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Trench warfare

image Steven Morris, operations manager of Custom Trench

AUSTIN - This war isn’t between armies, but between man and the ground. In days of old, the ground often won the battle. Fortunately, we now have Steven Morris, operations manager of Custom Trench, leading the charge.





    Custom Trench uses its specialized rock trenchers to plow through the worst that Texas - and other states like New Mexico, Oklahoma, Kansas and Arizona - puts in its path.
    “We outperform excavators,” Morris said. “It takes four to five excavators to do the same amount of work” as one of his trenchers.
    Morris’ father, Danny, is general manager of Custom Trench. He used to have his own rental company, and the younger Morris started working there when he was a lad in school. After high school, Morris started “doing something different for a while,” including automotive repair, but came to work in the trenching industry full time around 2004.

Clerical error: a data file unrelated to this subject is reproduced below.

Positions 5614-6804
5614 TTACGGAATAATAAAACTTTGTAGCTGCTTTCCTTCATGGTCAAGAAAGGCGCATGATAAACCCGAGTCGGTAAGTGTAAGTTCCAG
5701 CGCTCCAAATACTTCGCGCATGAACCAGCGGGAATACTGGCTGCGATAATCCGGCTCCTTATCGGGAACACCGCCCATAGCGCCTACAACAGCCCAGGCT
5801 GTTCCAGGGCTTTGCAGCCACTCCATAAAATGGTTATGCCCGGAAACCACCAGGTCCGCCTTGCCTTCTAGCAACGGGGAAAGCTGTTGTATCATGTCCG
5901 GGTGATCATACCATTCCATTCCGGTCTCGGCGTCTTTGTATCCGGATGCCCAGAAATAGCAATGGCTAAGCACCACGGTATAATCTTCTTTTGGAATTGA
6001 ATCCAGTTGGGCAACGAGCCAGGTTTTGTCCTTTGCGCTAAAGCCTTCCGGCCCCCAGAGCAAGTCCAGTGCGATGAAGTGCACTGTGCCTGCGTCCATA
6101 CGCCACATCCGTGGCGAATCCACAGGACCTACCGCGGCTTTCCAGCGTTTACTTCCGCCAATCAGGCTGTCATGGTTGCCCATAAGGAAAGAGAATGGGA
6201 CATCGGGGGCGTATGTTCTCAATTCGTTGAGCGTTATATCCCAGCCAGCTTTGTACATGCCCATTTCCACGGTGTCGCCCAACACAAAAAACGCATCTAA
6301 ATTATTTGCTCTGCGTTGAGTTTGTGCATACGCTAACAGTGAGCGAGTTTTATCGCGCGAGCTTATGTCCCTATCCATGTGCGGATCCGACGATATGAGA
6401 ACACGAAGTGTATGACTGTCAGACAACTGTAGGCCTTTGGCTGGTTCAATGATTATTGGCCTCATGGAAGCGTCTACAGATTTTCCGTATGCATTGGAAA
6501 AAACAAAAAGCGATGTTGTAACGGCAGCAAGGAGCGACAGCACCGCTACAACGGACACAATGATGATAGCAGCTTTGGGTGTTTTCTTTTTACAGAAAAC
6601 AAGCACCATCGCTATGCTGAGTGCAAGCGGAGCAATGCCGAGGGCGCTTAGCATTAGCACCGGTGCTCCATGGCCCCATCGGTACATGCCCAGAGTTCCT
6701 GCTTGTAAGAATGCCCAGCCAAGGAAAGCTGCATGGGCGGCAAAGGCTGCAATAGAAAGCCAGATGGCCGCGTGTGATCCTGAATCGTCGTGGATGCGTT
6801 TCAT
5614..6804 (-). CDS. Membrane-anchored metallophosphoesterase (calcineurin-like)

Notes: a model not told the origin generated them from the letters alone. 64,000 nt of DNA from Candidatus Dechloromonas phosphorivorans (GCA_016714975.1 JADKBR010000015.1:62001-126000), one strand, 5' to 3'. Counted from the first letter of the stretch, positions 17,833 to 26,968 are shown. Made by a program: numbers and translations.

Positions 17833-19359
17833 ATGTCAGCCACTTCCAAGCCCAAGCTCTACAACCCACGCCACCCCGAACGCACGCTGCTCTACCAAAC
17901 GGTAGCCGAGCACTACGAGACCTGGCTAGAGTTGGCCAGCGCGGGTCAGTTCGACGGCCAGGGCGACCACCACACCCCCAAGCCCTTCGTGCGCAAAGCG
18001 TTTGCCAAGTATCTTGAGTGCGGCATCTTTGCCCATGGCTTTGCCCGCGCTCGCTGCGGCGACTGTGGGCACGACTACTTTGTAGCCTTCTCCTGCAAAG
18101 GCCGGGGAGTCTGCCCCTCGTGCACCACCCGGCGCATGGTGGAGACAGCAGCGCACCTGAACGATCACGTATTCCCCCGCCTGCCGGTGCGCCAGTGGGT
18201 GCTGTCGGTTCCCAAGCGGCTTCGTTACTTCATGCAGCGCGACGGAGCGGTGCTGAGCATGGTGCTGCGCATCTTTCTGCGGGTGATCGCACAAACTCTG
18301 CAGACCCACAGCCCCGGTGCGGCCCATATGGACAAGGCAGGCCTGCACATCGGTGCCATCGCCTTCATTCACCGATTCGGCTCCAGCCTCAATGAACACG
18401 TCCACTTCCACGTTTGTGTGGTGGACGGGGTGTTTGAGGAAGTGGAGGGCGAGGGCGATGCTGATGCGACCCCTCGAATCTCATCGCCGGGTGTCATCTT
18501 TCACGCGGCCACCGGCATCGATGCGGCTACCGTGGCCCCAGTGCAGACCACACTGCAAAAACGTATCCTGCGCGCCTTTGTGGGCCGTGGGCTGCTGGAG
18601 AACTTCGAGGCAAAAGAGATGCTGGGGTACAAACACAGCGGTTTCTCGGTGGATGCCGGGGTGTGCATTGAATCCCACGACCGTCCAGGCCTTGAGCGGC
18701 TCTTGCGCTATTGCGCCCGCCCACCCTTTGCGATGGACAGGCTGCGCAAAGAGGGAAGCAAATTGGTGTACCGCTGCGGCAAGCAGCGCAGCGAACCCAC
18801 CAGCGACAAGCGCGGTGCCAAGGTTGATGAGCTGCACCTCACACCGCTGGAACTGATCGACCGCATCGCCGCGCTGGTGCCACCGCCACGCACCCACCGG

When he started trenching in the days of yore, Morris said the cabs weren’t air conditioned. The machines were heavier and had less horsepower also. Now, his best machine can do a 30-ft. trench on one pass, about 100 ft. in a single day.
    There are always two men for a single machine - one used as a spotter to monitor the outside of the trencher, while the operator does his thing.
    Morris has done trenching, but spends his time now doing bidding and interfacing with customers. “We have a real loyal customer base,” he said. “A lot of customers like [using us] because it trenches nice and uniform and piles it to the side of the ditch.”
    The longest trench Custom Trench has done was 154 miles, which took about two and a half months total time to trench. The two biggest reasons they are called into a job are the rock is too hard and/or the schedule is too tight and they need the trench done as quick as possible.
    With his handy rock trenchers, Morris can lead the frontal assault against the most stubborn enemy Texas soil can throw at it.
    Custom Trench’s HQ is in Georgetown. -dsz

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Author Info
Dan Zulli dan@constructionnews.net